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Though his drug delivery systems are now widely lauded, Robert Langer faced an uphill battle getting funding, the Institute Professor told a crowd of more than 1,200 students, faculty, researchers, doctors and businesspeople gathered in Kresge Auditorium on June 24.
Langer struck a personal note during his talk, "Cancer Drug Delivery," which he delivered as part of a daylong symposium sponsored by the MIT Center for Cancer Research.
He told the crowd that his research underwent years of intense and often frustrating scrutiny before winning FDA approval. Langer nevertheless encouraged others in the room to continue their research and persist in their pursuits. "There is a lot of good science that could be done by the people in this room and elsewhere," he said.
The fourth annual symposium on "The New Science of Cancer Therapy" featured talks by 13 researchers, scientists and engineers, including Langer, Dr. William Kaelin of the Dana-Farber Cancer Institute and Robert A. Weinberg, MIT's Daniel K. Ludwig and American Cancer Society Professor for Cancer Research.
Langer's work has received a number of awards and honors in recent years, including the Albany Medical Center Prize in Medicine and Biomedical Research, America's top prize in medicine, and the General Motors Kettering Prize, the world's largest cancer prize, but he said it was not a smooth ride.
Although his background was in chemical engineering, a pipeline into the oil industry during the 1970s, his research pursuits and interests were unusual. "I would like to think that engineers can make contributions to cancer research," he said.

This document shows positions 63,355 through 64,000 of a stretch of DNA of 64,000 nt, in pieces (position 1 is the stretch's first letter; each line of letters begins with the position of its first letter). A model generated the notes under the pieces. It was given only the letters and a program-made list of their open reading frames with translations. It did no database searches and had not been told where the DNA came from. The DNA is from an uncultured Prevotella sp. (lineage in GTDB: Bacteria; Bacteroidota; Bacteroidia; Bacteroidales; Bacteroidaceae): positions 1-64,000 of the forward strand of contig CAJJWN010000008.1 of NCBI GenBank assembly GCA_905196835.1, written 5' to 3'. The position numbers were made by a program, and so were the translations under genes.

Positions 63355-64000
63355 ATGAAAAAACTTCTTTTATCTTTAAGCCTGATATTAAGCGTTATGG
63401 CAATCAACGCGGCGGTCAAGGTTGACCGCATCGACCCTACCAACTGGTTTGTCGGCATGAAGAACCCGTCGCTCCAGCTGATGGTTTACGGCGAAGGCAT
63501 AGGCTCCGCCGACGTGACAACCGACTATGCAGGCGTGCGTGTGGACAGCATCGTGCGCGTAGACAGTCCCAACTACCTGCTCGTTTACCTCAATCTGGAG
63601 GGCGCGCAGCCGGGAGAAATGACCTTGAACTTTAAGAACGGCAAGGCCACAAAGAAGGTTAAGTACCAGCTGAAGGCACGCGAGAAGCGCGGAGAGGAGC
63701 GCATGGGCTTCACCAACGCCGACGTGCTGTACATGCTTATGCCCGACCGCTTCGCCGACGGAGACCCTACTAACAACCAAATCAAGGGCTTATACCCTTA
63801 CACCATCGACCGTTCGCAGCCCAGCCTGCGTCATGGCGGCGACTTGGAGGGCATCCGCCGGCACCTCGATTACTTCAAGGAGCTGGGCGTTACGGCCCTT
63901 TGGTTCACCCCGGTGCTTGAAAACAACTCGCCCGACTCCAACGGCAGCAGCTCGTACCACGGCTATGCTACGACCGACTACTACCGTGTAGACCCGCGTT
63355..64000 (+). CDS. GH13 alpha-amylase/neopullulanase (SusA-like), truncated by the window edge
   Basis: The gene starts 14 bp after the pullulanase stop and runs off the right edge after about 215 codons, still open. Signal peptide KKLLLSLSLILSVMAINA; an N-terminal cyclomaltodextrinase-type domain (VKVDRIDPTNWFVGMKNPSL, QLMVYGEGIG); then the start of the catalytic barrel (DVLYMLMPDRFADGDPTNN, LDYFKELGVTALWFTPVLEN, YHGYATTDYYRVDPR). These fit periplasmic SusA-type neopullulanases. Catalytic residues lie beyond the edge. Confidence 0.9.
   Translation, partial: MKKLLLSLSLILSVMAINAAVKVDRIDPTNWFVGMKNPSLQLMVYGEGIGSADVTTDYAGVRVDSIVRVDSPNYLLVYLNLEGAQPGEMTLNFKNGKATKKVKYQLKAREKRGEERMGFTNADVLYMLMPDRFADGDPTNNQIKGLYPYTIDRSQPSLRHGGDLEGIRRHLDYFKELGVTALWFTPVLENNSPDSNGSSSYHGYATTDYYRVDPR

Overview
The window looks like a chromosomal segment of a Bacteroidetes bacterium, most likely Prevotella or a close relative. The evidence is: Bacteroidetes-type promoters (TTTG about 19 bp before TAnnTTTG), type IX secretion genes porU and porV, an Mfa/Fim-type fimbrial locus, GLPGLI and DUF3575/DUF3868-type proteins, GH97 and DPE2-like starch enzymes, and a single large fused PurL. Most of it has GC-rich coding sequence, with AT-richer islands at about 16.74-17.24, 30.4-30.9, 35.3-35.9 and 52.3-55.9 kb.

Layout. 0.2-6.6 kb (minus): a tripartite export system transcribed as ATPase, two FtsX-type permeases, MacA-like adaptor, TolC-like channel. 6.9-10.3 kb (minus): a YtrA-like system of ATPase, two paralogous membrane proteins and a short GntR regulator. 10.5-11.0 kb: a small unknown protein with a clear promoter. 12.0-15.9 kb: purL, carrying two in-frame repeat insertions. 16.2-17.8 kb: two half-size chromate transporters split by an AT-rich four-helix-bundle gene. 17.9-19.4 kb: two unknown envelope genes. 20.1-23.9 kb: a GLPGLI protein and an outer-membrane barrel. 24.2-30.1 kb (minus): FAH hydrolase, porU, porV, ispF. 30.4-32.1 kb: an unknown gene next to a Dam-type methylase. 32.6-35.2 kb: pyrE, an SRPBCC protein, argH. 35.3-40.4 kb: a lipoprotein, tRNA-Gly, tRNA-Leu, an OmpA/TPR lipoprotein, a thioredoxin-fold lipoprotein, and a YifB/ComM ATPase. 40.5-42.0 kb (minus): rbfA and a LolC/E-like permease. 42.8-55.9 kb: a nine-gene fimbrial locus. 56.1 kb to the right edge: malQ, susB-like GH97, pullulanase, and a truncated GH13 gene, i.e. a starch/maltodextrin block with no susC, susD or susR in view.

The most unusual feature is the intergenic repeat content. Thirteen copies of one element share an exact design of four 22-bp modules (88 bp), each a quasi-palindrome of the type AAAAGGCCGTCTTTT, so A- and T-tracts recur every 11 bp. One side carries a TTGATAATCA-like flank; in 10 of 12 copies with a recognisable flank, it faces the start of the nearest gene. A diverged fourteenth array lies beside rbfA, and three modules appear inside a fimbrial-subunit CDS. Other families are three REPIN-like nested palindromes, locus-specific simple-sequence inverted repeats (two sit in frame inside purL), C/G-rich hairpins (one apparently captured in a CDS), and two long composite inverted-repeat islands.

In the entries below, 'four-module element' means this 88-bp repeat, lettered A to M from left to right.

Langer's talk highlighted his revolutionary research into new and different ways to administer drugs to cancer patients, including delivery systems that keep the drugs at desirable levels, thus eliminating the need for frequent dosing. Additionally, the systems can specifically target cells in a way that previous treatments could not.
One such system places microchips--designed with tiny wells loaded with drugs and covered with gold foil caps--under the skin or into the spinal cord or brain. An electrical signal dissolves the cap and releases the medication, a process Langer likened to a garage door opening.
Langer described the long process his work went through on its way to funding. He started his research in the mid-1970s and found about "200 different ways to get it not to work," before finally finding a way that would. In1980, Langer tried to get funding for his research and was denied. Each year, he and his graduate students--all of whom have gone on to their own successful careers in research--were turned down for a variety of reasons. Finally, in 1996, the FDA approved one of the systems.
An engaging speaker, Langer also recently gave a keynote address at "Dream in Science: Phase II," a benefit for the Math, Science, Technology After-School Initiative held at the Hotel@MIT June 2. He shared the podium with Sen. Edward M. Kennedy at the event, which MIT helped sponsor. The United Way of Massachusetts Bay, together with industry and community partners, launched Phase I of the initiative in 2004, leading to the development of three after-school sites. The mission of Phase II is to develop at least 18 out-of-school sites helping promote in children a lifelong interest in the sciences.
The cancer symposium was dedicated to the memory of Dr. Stanley J. Korsmeyer, who died of lung cancer on March 31. At Washington University and the Dana-Farber Cancer Institute, Korsmeyer's research into cell death control and cancer was critical to cancer pathogenesis and treatment.
"As highlighted in today's presentation, the cancer research community has made great strides in developing more powerful and more effective agents and strategies for treating cancer," the program for the symposium noted. "However, Stan's death is a powerful reminder of how far we still have to go."